Like trip to Eden I was au seul on this one but happy to try to get maximum from it. I was set to meet others so would have company. A four hour drive after setting out too late still got me there by mid-day and I had to overcome the usual systems hassles. Why are there always systems’ failures. Went in the main gate but had to go back to the first gate for the box office to get my tickets. Queued at the customers hatch for tickets. For twenty minutes. Got to the front to be told to go to another queue at the rear of the cabin. Kept calm. Got tickets and walked back to car. Then to gate . For queue. For wrist band and, finally, access to site!
Looked for friends. “Ah, easy, mobile in on each other”. But mobiles didn’t work, or mine didn’t. “What’s wrong with it? Stupid Nokia. Maybe something wrong with the contract.” “Emergency calls only”. “Cannot get through. Please try later.” I did find them eventually and we weaved a fun weekend in and out of each other’s company, all camped in a communal ring.
It’s good to be of a group because you can attend different gigs to feedback a complete picture, give each other tips on who to go see and solve the World’s problems, too. Some liked to get to the front of the crowds, others to stay at the rear with chair and binoculars. Some saw performances all through, others, like me, tended to sample gigs, to obtain as wide an experience of the fare as possible. I even went to the “Human Library” again for a half hour chat with a guy who, like me, thinks our ancestors abilities are very downplayed, under-rated. Talked of ley lines and cross global alignments of constructs. Me, I brought in collective consciousness and evolution of nationalities.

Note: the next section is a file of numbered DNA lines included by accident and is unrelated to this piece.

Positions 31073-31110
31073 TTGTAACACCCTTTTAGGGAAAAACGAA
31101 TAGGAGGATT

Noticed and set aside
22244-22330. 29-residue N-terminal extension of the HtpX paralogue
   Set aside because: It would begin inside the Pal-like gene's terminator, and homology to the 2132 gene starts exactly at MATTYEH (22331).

Afro-Cubism was a trans Atlantic fusion – West Africa to Latino, with Toumani and others as All Star Band. Didn’t work for me despite obvious competence and Toumani was too far back in the mix and the product generally. Aurelio, from Honduras, gave an inspired hour of the same mix which came from the heart and not just the head. And it showed, feeling relaxed and natural and not a construct. Welsh Mabon were clear, competent and Celtic – a ceighleigh band – and Dub Colossus an Eithiopia-UK hybrid attempt at true roots reggae. Up town top ranking goes home to Haille Selasse via Nik Page and Hackney. Hey, dat was cool.
But not in the same league as finale that night – Ballake Sissoko and Vincent Segal (Mali-France) a truly sublime marriage of Cora and Cello and souls in the best, musical, spiritual way. They stretched both instruments to their limits, coaxing out a range of new harmonic highs, leaving the audience often agape at the audacity and completeness of the sound. Inspired.
Some acts were pure and great but, well, quite hard to listen to. Such was Khaira Arby, Malian female vocals with sparse accompaniment. I sampled. Similarly Samuel Yirga, keyboards for Dub Colossus, who was a trainee Herbie Hancock but just technique and no soul or, sadly, relevance to the now. Lau, Scots folk trio, were entertaining and I liked them but still only sampled. Vieux Farka Toure, Mali, was compared with Hendrix in the programme. Hendrix he’s not.